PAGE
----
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Monday, September 22, 2014 |  Madison, WI: 70.0° F  A Few Clouds
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So you've decided to be an Olympian: Speed skating
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If the Madison Speed Skating Club was a nation, it would rank 22nd in the world for all-time Winter Olympic medal count, tied with Liechtenstein with nine well behind the likes of all-time winter medal leader Norway and Alpine-skiing powerhouse Austria, but one more than Poland has in its trophy case, two more than Croatia and three ahead of Estonia, Australia, Bulgaria, Hungary and Belarus.

Its members and alumni have competed at every Winter Olympics since 1972, when Connie Carpenter and Kay Lunda skated at the Sapporo Games. The list since then has grown to illustrious proportions: Beth and Eric Heiden, Dan Immerfall, Lori Monk, Peter Mueller, Mary and Sarah Docter, Dave Besteman, Casey FitzRandolph and Tucker Fredricks, who is in Vancouver this year for his second Olympics.

The medals so far among these Madison speed skaters: Seven golds -- including Eric Heiden's five and one each for Mueller and FitzRandolph -- and one bronze each for Immerfall and Beth Heiden.

This makes the Madison Speed Skating Club the obvious starting point for your own pursuit of Olympic speed skating glory. Its "Learn-to-Speedskate" program introduces the sport to beginners of all ages, at $115 for eight weeks.

Club secretary and "den mother" Jenina Mella says newcomers can enroll any time and progress according to their age, aptitude and temperament. New skaters may attend their first three sessions free of charge. All you have to do is show up 30 minutes early and fill out a waiver (though it's good form to post a note on the club's forum to let club officials know you plan to attend, and whether you'll need to borrow a pair of skates).

The club's Madison sessions are conducted on a 111-meter short track marked on a hockey rink. This is the version of the sport that has made Apolo Anton Ohno a star. Helmets, long sleeves, long pants and gloves are thus mandatory. Additional protective gear -- including knee and elbow pads, shin and wrist guards and neck, ankle and eye protection -- may also be recommended.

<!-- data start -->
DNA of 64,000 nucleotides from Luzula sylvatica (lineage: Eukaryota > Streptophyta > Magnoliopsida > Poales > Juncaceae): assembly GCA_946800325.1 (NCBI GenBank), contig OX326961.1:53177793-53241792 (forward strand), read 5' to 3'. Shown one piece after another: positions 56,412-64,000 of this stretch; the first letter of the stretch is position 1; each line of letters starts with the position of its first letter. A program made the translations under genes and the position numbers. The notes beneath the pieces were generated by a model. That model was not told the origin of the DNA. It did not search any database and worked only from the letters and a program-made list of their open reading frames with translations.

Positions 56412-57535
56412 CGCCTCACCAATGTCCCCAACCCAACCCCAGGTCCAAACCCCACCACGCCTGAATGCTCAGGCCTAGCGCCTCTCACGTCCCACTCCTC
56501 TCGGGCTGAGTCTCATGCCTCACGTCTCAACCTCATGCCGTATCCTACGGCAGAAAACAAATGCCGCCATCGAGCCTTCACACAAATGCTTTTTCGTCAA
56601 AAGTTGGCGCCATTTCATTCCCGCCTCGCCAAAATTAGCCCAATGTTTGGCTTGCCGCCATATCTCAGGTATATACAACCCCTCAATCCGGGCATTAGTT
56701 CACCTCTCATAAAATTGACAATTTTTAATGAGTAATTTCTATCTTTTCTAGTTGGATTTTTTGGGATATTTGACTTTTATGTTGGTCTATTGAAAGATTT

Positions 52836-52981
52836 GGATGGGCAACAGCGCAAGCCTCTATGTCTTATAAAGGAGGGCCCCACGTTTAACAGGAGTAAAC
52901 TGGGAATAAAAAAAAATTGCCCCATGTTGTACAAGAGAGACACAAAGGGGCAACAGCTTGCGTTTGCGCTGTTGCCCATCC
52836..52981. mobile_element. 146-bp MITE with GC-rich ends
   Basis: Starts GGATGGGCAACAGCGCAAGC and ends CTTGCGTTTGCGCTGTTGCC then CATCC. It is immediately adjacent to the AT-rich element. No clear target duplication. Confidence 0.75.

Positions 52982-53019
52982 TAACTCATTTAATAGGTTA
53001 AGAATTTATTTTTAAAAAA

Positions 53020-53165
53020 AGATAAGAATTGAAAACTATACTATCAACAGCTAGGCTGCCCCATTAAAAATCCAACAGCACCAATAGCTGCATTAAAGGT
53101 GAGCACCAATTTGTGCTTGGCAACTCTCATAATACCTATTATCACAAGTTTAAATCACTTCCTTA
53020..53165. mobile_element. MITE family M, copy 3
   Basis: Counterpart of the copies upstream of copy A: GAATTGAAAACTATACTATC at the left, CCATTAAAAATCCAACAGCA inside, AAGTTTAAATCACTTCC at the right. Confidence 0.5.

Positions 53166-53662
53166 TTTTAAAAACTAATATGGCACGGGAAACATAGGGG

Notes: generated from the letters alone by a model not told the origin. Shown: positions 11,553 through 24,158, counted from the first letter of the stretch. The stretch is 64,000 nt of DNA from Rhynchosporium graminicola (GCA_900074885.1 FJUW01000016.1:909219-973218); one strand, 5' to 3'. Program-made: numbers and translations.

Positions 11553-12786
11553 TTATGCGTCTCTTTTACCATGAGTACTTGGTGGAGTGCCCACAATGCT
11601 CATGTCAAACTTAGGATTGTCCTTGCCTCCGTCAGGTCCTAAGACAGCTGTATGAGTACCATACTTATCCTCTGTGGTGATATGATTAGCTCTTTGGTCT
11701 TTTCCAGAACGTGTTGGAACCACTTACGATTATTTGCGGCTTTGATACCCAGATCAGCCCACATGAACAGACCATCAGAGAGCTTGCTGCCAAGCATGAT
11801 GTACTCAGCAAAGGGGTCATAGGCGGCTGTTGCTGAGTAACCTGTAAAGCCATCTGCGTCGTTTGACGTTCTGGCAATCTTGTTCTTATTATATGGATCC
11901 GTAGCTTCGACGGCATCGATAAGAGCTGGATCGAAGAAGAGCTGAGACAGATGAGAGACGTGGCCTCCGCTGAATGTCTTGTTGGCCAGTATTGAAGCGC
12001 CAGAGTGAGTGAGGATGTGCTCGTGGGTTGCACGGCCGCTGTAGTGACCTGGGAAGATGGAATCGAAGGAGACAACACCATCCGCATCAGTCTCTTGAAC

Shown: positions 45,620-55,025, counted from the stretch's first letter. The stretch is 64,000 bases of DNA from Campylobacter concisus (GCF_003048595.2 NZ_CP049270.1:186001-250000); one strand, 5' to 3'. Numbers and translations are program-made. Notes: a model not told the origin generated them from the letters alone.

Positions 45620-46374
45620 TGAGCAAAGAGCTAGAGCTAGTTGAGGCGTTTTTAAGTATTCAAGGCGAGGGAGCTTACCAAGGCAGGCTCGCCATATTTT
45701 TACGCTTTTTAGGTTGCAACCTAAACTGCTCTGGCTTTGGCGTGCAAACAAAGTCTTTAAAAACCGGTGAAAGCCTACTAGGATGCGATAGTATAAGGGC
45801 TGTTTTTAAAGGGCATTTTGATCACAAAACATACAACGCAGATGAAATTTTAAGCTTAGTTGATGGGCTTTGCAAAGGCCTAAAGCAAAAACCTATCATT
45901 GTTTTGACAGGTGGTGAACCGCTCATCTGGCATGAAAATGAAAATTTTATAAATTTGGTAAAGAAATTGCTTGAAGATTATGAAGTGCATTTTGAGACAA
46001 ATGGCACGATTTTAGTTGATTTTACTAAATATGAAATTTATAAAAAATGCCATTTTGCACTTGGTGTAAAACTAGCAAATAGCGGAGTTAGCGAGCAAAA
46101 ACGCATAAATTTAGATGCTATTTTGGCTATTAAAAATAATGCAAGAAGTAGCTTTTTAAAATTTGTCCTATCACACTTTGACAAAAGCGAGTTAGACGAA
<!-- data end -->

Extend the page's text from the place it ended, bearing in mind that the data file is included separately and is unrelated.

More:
Sessions continue twice a week through Feb. 10 at the Oregon Community Sports Arena, with warm-ups at 7:10 p.m. Mondays and 6 p.m. Wednesdays. From Feb. 15-March 10, sessions shift to Stoughton's Mandt Park Ice Arena. Some outdoor sessions may be convened on the rinks at Tenney or Vilas parks as weather conditions permit.

Club members also make a practice of car-pooling 60-odd Interstate miles east to West Allis, where the Pettit National Ice Center's 400-meter long track presents some of the best-groomed and most glorious ice your skate blades will ever touch.

For new skaters who decide to pursue speed skating beyond the introductory stage, first-year membership dues are $250. This includes club dues, coaching and ice fees and, if available, skate and skinsuit rental.

Though the club does not offer pro-rated membership rates, it does provide the option of drop-in rates for skaters attending individual sessions, at $15 for members of any speed skating club or $25 for "unattached" skaters.

And should you prove to be the next Heiden, Docter, FitzRandolph or Fredricks, the club offers some mighty enticing perks. Among them: Madison skaters who qualify for the U.S. Olympic Speed Skating Team enjoy free club membership for life.

The club's inline skating season ensues in the spring.

For more on the Madison Speed Skating Club, contact Mella at jenina@madcityspeedskate.com or visit the club's website, where you'll find FAQs, schedules, photos and videos.

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